Home' RMYC Yearbook : RMYC Yearbook 2016-17 Contents 66 RMYC YEARBOOK
FISHING IN SAMOA
Just recently Donato emailed me again to say he
had finally gotten hold of his dream boat when he
found out a 37-foot custom-built Merritt was on
the market in the US.The vessel had been shipped
from San Juan in Puer to Rico to Stuar t, Florida in
2006 and had undergone a full restoration and refit
with the renowned Gamefisherman Boat Builders.
After some serious negotiating, Donato purchased
the Merritt and had it shipped across to Samoa.
After that par ticular message, I thought it was
definitely time to revisit Samoa!
Formerly known as Western Samoa, these islands lie
just south of the equator and approximately halfway
between the Hawaiian Islands and New Zealand.
From the east coast of Australia, it’s not that difficult
to get there these days as a couple of air carriers
even have direct flights out of Sydney, which only
take about five hour s. I quickly jumped online and
booked some tickets for myself and two of my fishing
buddies, Ross Newton and Peter McNally.
The flight we boarded got into Faleolo International
airpor t in the islands capital of Apia around 7am
and Donato was there to greet us. The drive across
the island took an hour or so, but time went quickly
as we chatted about his newly acquired Merritt and,
of course, the fishing over the previous week. Our
timing sounded perfect as the bite was on and the
weather was cer tainly looking good for our five
days on the water.
Donato’s quaint little resor t is made up of 10 neat
bungalows and a large meeting/dining/bar area.
It’s situated right near the mouth of the Mulivai
Fagatoloa River and the good par t about it is that
the Merritt is moored at a small dock just minutes
away. Christened Leilani (after Donato’s lovely
Polynesian wife), the Merritt is a real pretty vessel
and well equipped with all the tackle to handle
whatever fish comes along. With blue marlin heavily
on our minds. we quickly made the decision to go
with the heavy gear as the chance of hooking a
beast of a marlin was a real possibility considering it
was prime summer time in December.
From the dock, the opening in the reef is only
minutes away, and as we edged our way to sea one
could quickly understand why the area is also ver y
popular for surfing. A continuous line of long, lazy
swells rolled up and crashed on the reef either side
of the deep opening where nature has provided
safe access to and from the wide blue yonder. Once
outside the reef, I watched the depth recorder
quickly plummet to over 500 fathoms, and Donato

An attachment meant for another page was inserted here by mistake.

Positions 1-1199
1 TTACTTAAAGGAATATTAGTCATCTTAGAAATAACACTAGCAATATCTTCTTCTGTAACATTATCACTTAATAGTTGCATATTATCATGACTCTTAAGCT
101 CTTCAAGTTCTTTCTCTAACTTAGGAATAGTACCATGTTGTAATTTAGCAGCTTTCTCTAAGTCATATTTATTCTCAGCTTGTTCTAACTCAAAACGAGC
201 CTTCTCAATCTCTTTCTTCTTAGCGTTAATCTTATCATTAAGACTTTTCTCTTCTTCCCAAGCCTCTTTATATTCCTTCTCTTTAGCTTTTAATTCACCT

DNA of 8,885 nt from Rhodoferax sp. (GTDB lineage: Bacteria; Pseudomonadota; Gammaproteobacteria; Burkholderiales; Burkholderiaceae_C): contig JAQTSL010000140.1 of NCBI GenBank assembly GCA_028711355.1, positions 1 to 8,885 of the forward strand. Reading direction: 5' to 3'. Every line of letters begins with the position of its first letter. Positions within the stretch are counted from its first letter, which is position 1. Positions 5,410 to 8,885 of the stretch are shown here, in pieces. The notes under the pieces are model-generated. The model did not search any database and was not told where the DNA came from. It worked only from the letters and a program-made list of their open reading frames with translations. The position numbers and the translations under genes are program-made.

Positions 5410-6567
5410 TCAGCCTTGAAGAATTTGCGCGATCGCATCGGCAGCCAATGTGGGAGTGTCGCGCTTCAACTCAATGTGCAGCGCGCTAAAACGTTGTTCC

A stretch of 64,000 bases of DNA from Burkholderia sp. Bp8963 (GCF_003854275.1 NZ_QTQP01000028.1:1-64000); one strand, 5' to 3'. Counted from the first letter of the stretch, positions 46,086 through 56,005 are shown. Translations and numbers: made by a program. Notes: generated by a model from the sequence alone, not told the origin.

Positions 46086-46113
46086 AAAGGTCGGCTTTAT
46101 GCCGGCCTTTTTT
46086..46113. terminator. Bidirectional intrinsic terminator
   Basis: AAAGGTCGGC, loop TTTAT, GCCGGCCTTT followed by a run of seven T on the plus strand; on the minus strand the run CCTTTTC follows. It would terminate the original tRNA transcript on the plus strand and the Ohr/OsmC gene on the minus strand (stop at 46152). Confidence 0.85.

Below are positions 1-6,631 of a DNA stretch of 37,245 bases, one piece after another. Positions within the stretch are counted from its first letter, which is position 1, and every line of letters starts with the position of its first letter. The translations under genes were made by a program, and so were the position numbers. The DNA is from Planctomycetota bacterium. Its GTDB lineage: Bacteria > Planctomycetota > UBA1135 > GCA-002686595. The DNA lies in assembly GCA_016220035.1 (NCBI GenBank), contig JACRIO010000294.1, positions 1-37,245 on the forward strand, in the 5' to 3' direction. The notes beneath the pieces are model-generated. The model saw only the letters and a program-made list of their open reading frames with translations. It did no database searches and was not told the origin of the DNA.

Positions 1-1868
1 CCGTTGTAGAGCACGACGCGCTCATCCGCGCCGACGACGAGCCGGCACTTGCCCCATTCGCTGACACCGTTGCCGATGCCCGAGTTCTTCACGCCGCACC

was right when he said the marlin grounds are so
close. The throttles were soon pulled back to a
steady, nine-knot trolling speed, and the crew quickly
went to work setting up the lures. We all settled
back and waited for a bite.
The ocean was flat with just a cooling five-knot
breeze to ruffle the surface. We could see a flock
of sea birds in the distance working over patches
of skipjack tuna that were bursting up along the
current lines. I made the comment to the boys
just how fishy it looked and hardly got the words
out when the sound of a screaming reel rang out.
Although the bite wasn’t from a billfish, we were all
jumping with excitement. Newton even made the
comment, “Crikey, we were in Sydney only 10 hours
ago and now we have a fish to catch off Samoa.”
The jet-head lure on the 80 pound outfit had been
smashed by something fairly large, and one of the
angler s was about to catch his first-ever wahoo. As
quick as a flash, McNally was in the fighting chair
and he fought the 40 pound wahoo to a standstill.
He was like a kid in a candy shop when the fish was
boated, and was eager to be photographed with his
catch. While this was happening, the crew quickly
set up the lures again and the search was on for
something bigger. There was a Fad (fish aggregation
device) a few miles to the south, and as we headed
that direction our first bite from a marlin was
experienced. A lively blue about 400 pounds smashed
the lure on the right outrigger, but unfor tunately the
hook came out as it jumped about wildly.
Donato circled the boat back around the area for
half an hour before heading back towards the Fad.
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